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5 June 2013 | | |

The model continues…although there is a way out

Economist Claudio Katz: the structure of Latin American economy, the crisis in central countries, submission and possible answers

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Without meaning to ignore or minimize some signals of change that currently exist in Latin America and the Caribbean, such as public redistribution policies and the recovery of state sovereignty, the hegemonic model continues being extractivist and primarizing economies, which continue being peripheral, while the US does not put an end to their geopolitical and economic domination attempts in dispute with other imperial powers.

This is what economist Claudio Katz said in his intervention during the recent Continental Assembly of Social Movements towards ALBA held in Guararema, Sao Paulo, Brazil, in mid May.

Katz is from Argentina and he started his presentation making reference to the fact that the continent suffered a significantly lower impact of the crisis or what he referred to as the “global earthquake” whose epicenter were European and US economies.
Nowadays, we are being witnesses of a “valuation of exports of the region” which has allowed to implement “aid policies” although he expressed “we don´t know how long it will last”, since this scenario can “be abruptly modified”.

The center of Latin American economy is the “agroexport of new and more specialized products integrated to the global market which leads to the displacement of peasants from their lands and the concentration of rural ownership”, said Katz.
In this way, he highlighted a matrix of “extractivism” whose main expression is mining, and “industrial sweatshops schemes” which “increasingly separate Latin America with the industrialization of Asian countries”.

Tourism and its increasing influence on economies and remittances as a symbol of forced migration suffered by our unemployed population "also occupy a significant place today”, he said.

“Let´s be honest: the Latin American economy maintains its old peripheral or semiperipheral insertion in the international division of work”, said Katz on the first day of debates at the National Florestan Fernandez School, which is made possible by very fragile structures that worsen informality or the precarization of employment.
In Katz´s opinion, “the new image of the World Bank of Latin America as a paradise for the middle class to rise is completely false” since it ignores the persistent inequality through “distorted estimations”.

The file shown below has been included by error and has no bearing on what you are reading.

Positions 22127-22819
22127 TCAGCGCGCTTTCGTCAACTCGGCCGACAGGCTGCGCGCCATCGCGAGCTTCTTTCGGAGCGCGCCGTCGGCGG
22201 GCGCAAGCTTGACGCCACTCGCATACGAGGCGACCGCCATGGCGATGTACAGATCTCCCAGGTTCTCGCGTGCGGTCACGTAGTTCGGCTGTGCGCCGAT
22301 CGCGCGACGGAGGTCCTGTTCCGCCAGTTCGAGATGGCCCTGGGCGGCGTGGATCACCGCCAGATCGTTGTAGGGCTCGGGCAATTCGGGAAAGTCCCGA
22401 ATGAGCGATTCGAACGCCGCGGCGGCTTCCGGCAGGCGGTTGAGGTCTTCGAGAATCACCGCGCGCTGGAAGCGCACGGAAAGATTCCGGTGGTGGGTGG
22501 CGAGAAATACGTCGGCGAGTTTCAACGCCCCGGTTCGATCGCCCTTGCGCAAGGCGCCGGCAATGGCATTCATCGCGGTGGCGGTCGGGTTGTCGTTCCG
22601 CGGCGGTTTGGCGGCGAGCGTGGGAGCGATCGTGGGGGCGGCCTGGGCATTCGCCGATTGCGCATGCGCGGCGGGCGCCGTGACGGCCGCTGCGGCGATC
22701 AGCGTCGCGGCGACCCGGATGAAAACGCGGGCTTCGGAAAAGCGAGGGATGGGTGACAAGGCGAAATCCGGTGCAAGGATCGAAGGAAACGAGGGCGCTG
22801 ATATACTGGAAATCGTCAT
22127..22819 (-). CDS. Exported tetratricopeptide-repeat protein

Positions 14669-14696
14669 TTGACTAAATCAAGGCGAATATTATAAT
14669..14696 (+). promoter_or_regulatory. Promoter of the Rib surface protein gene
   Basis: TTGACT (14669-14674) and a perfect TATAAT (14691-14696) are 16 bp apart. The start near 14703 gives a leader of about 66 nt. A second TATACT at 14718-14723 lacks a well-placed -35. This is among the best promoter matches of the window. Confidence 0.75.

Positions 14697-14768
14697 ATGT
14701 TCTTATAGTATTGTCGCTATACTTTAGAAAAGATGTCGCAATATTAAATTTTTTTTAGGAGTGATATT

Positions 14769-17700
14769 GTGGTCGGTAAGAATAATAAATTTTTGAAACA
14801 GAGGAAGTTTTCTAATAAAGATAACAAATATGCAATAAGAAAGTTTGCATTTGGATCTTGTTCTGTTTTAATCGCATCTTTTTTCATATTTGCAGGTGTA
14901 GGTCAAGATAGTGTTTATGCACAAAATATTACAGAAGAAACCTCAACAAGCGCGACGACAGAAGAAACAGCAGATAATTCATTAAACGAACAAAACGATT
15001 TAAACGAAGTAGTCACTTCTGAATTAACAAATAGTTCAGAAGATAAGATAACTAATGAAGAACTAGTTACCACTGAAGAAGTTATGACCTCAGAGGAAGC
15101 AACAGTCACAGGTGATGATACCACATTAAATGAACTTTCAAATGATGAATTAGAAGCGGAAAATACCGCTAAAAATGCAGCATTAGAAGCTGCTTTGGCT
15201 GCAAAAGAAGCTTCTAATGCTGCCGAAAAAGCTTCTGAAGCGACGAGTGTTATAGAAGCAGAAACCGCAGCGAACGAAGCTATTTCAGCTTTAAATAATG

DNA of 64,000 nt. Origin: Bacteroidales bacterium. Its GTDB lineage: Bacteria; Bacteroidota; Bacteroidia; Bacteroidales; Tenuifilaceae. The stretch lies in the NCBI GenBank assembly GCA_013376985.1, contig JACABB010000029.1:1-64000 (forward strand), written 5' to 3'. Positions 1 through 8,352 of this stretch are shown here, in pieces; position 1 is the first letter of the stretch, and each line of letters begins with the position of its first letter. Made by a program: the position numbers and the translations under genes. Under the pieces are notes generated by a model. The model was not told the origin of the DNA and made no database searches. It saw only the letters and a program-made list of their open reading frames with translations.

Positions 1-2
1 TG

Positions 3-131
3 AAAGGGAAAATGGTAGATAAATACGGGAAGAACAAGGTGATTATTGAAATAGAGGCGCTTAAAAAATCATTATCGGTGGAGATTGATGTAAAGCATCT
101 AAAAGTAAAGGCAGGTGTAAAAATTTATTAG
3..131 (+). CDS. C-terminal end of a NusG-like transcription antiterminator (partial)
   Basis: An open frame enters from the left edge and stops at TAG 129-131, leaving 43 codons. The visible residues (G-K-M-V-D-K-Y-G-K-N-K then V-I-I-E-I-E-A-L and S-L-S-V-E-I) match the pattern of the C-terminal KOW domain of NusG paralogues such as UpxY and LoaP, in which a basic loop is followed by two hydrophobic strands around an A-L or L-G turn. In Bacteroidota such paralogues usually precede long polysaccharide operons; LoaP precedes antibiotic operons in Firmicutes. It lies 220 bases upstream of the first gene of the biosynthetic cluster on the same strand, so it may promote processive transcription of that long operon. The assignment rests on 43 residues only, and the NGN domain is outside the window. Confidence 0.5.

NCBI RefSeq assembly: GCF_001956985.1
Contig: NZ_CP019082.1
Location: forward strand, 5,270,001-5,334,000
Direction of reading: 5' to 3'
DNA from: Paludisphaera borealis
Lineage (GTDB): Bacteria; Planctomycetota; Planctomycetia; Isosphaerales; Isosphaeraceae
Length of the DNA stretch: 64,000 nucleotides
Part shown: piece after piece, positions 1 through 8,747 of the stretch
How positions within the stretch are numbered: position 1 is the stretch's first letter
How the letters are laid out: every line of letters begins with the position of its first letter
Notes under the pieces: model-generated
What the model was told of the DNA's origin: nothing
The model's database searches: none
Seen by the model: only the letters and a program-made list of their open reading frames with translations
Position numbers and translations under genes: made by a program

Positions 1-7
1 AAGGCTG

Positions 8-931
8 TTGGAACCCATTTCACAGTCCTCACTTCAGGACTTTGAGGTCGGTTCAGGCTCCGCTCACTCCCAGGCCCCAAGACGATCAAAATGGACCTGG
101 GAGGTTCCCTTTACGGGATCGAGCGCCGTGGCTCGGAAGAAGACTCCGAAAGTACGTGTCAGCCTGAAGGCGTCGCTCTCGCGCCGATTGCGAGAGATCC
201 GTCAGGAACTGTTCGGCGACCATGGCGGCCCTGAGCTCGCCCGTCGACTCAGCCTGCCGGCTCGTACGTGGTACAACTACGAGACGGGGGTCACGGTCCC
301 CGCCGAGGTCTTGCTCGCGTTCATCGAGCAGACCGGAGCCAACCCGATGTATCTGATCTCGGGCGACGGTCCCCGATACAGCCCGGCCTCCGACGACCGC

On the contrary, we can see how the old national bourgeoisies are turning into new local bourgeoisies more associated to foreign capital, richer, with benefits of the new groups of transnational companies and which “continue to use states as instruments for their businesses” through privatizations and regulations.

Katz also pointed out that contrary to the supposed “lack of interest” of the US on Latin America and the Caribbean, we can observe that Washington is “adamant in dominating our region again” through “structural dominance via free trade bilateral agreements and a new Alliance of the Pacific”.

Katz talked about two responses to this: on the one side the submission for instance by Mexico and on the other, a second type of reaction that aims to certain degree of autonomy and that is identified with experiences such as Unasur or Mercosur.
But he also makes reference to the fact that this is a “limited autonomy” which in the case of Brazil includes an “hegemonic coordination” with the US.

With reference to this, Katz said that economic measures are necessary to break with the continuity of the model and highlighted that this is the moment to implement them, putting ALBA countries at the first level of responsibility. “This is the moment to provide these answers and follow this path, to act in a strong way to protect our economies and our peoples”.

The measures required “now” to advance on regional integration and protect the populations from the global crisis “are there, but are not applied or developed”, he regretted. Some of them exist only in formal terms, such as the case of a common currency for trade (Sucre) or the Bank of the South. He also said that we need effective measures to control currencies and a nationalization of the financial systems in Latin American countries.

There are reserves amounting to 574 billion dollars in the continent today, said Katz. And if an integrator, productive and social project is not implemented, they will end up supporting the financial system of the central countries, the same system that has subjected the region through foreign debts.

"We can do so because ours is not a circumstantial project, we have a project and aspire to socialism, to a society where equality, democracy prevail and from there we can discuss, debate with all the fantasies that exist around the humanization of capitalism", he concluded.

(CC) 2013 Real World Radio


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